November: Nanowrimo! The main writing event of the year. Write 50,000 words to “win” the original OLL writing marathon. Verdict? Of course I nailed it. I set “Thanksgiving Eve” as my personal goal for 50k, which I achieved. I also made a vow in June and August not to drag out getting the writing done; since I was so miserable being in a large deficit during both Camp sessions. This became the second month I met the monthly expectations.
Not to brag, but I even got the chance to read a screenplay during the month. Which one? Indiana Jones and the City of the Gods. It was the unmade “Crystal Skull” draft written by Frank Darabont; who wrote for the Young Indiana Jones Adventures television series. [People such as Rick McCallum and David Tattersall were also involved with that show. Geek lesson over.] How did it rate? Compared to what eventually limped into theaters, this script really nailed the humor and warmth which people took to so well with the third installment. Even Papa Jones is in it (and his name isn’t Earl). I still feel a tad intimidated to attempt my own goofy Indy premise- not as much goofy as the fear of not executing it properly. No, it’s not a Fate of Atlantis adaptation. Whoops – time to get back on topic…
December: BURN OUT. End of the line for 2012… Verdict? I really did plan to live up to my intentions of burning out. When I wrote my “Road” map in January, I figured i would have been tired of writing and ride out the rest of the year. At some point in the first week of December, I decided to add a goal; and even raise the stakes. I aimed to write [at least] 2,000 words each day in November in order to stay on-task during Nano. There were seven days I certainly missed the target. Totaling up the amount I fell short came up to 7,482 words; so that number became my December word count goal. The site Figment; where I post my shorts now; has achievement badges to earn. One of them was writing ten stories utilizing their “Daily Theme” prompts in 2012. I had three completed by December, but felt confident. My second goal for December was to earn the aforementioned badge. Pushing things to the last day, I ended up with exactly ten Daily Theme pieces written; though at least two of them were posted as first drafts. I even managed to write another short, which was for a Figment contest. Part one: check – but how was my quantity? Only using one word count per piece (rather than adding up a first and second draft towards the word count tally), I ended up with a total of 9,617 words written in December. Nearing 10k in a month I hoped to write absolutely nothing in when setting my goals in January? I failed at burning out, but I can safely say December was a double success in the literary way. This also marks the third month all I set out to do was accomplished.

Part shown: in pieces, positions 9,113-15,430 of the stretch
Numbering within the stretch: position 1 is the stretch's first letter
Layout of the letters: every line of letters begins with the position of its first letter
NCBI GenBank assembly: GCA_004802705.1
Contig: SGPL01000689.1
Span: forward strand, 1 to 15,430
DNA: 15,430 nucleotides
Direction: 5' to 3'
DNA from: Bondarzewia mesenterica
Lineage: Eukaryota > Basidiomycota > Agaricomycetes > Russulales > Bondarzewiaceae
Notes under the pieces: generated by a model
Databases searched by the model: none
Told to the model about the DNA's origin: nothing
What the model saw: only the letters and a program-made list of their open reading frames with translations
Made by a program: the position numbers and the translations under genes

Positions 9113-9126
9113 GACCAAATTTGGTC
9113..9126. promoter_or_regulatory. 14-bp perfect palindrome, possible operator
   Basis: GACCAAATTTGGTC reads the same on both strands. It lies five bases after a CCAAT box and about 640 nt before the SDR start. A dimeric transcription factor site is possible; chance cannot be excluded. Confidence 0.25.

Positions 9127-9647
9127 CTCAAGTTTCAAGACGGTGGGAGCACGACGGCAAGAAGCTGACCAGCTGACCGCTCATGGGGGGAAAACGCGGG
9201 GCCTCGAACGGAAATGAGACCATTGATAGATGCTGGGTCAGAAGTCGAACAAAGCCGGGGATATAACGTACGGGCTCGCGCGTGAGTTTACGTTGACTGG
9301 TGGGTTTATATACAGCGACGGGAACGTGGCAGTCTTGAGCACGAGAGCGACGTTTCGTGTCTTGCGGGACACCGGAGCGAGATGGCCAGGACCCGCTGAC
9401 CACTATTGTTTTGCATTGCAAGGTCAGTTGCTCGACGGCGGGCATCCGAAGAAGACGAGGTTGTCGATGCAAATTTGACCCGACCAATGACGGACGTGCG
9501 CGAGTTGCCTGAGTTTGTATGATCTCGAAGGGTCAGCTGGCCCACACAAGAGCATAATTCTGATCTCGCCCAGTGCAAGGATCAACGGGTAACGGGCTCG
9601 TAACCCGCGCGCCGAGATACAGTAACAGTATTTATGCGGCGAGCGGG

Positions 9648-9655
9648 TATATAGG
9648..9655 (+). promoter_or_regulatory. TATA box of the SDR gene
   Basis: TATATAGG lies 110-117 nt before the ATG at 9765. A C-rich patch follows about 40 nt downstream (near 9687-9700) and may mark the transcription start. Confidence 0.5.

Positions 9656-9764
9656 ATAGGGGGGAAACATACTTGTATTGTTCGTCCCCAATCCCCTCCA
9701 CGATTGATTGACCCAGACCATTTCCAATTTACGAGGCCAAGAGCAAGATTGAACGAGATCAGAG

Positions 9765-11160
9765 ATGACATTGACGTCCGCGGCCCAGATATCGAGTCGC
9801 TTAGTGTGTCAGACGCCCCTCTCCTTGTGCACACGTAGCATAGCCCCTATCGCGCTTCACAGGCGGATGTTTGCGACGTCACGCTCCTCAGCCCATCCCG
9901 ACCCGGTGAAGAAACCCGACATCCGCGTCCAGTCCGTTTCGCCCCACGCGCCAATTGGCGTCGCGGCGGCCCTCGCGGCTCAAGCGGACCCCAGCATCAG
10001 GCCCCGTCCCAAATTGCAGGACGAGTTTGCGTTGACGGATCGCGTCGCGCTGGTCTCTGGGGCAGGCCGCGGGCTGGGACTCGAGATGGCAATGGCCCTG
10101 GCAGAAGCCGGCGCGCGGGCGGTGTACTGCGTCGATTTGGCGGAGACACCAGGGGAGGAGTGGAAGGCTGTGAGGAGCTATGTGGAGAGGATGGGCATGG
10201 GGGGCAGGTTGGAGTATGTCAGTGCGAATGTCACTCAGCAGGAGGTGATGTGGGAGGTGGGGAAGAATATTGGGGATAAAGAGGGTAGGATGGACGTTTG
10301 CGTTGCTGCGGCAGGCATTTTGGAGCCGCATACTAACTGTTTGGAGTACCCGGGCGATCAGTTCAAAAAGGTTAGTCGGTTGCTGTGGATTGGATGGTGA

The monthly goals were one half of my resolution equation. Due to how low my monthly batting average was, I’m glad I devised a “fallback” to the system.
- Read/finish at least four books.
I managed that one somehow. *ding*
- Post at least twelve times this year on this blo.
It was almost a sure thing when I set that goal. *ding*
- Post at least twelve (combined) times on my other blogs.
I didn’t even try to add it up. That’s how certain I am am it didn’t happen. *BUZZ*
- Write at least four short stories this year (hopefully in a “seasonal”nature).
Considering I wrote eight new pieces in December, it’s a safe assumption I was victorious with that one. *ding*
So how did my points add up towards my wacky plan to make short and long (and backup) range resolutions?
That is the color of a full progress bar. It may even be a tick or two on the plus side, but I don’t think it displays any spillover.
What’s next? 2013 of course! Will I do anything differently? Indeed. My monthly stuff will likely be more straightforward, but I’ll also ratchet up some of my expectations.
Stay tuned for a new progress bar and a fresh dorm room as I enter year two. Year two of what?
To be continued…